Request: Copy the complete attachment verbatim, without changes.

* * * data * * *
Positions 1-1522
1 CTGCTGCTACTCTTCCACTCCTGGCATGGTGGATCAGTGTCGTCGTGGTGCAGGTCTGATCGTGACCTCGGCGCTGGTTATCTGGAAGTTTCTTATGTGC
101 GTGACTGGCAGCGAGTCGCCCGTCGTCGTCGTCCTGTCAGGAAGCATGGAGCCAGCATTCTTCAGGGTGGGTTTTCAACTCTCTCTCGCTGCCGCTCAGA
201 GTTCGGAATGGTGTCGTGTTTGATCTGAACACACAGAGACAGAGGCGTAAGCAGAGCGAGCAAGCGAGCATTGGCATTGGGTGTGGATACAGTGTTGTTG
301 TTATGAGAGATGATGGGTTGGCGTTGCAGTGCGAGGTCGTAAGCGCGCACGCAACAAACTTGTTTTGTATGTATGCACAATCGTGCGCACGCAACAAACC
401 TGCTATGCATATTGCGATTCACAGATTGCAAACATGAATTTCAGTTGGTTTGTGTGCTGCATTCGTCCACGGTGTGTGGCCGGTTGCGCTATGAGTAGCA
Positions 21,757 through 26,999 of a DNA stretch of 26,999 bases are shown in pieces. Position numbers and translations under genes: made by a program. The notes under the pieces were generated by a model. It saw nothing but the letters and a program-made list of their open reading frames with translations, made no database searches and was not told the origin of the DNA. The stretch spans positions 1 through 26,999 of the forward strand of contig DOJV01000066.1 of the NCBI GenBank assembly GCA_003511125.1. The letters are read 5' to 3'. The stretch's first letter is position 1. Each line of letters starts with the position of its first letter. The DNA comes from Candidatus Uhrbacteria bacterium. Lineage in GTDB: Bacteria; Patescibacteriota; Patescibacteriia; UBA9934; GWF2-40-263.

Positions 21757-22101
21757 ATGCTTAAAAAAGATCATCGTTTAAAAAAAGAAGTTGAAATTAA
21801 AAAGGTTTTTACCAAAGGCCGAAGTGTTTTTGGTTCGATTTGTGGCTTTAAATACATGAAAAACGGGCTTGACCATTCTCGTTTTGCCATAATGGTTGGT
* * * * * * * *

Positions 1-1522
1 CTGCTGCTACTCTTCCACTCCTGGCATGGTGGATCAGTGTCGTCGTGGTGCAGGTCTGATCGTGACCTCGGCGCTGGTTATCTGGAAGTTTCTTATGTGC
101 GTGACTGGCAGCGAGTCGCCCGTCGTCGTCGTCCTGTCAGGAAGCATGGAGCCAGCATTCTTCAGGGTGGGTTTTCAACTCTCTCTCGCTGCCGCTCAGA
201 GTTCGGAATGGTGTCGTGTTTGATCTGAACACACAGAGACAGAGGCGTAAGCAGAGCGAGCAAGCGAGCATTGGCATTGGGTGTGGATACAGTGTTGTTG
301 TTATGAGAGATGATGGGTTGGCGTTGCAGTGCGAGGTCGTAAGCGCGCACGCAACAAACTTGTTTTGTATGTATGCACAATCGTGCGCACGCAACAAACC
401 TGCTATGCATATTGCGATTCACAGATTGCAAACATGAATTTCAGTTGGTTTGTGTGCTGCATTCGTCCACGGTGTGTGGCCGGTTGCGCTATGAGTAGCA
Positions 21,757 through 26,999 of a DNA stretch of 26,999 bases are shown in pieces. Position numbers and translations under genes: made by a program. The notes under the pieces were generated by a model. It saw nothing but the letters and a program-made list of their open reading frames with translations, made no database searches and was not told the origin of the DNA. The stretch spans positions 1 through 26,999 of the forward strand of contig DOJV01000066.1 of the NCBI GenBank assembly GCA_003511125.1. The letters are read 5' to 3'. The stretch's first letter is position 1. Each line of letters starts with the position of its first letter. The DNA comes from Candidatus Uhrbacteria bacterium. Lineage in GTDB: Bacteria; Patescibacteriota; Patescibacteriia; UBA9934; GWF2-40-263.

Positions 21757-22101
21757 ATGCTTAAAAAAGATCATCGTTTAAAAAAAGAAGTTGAAATTAA
21801 AAAGGTTTTTACCAAAGGCCGAAGTGTTTTTGGTTCGATTTGTGGCTTTAAATACATGAAAAACGGGCTTGACCATTCTCGTTTTGCCATAATGGTTGGT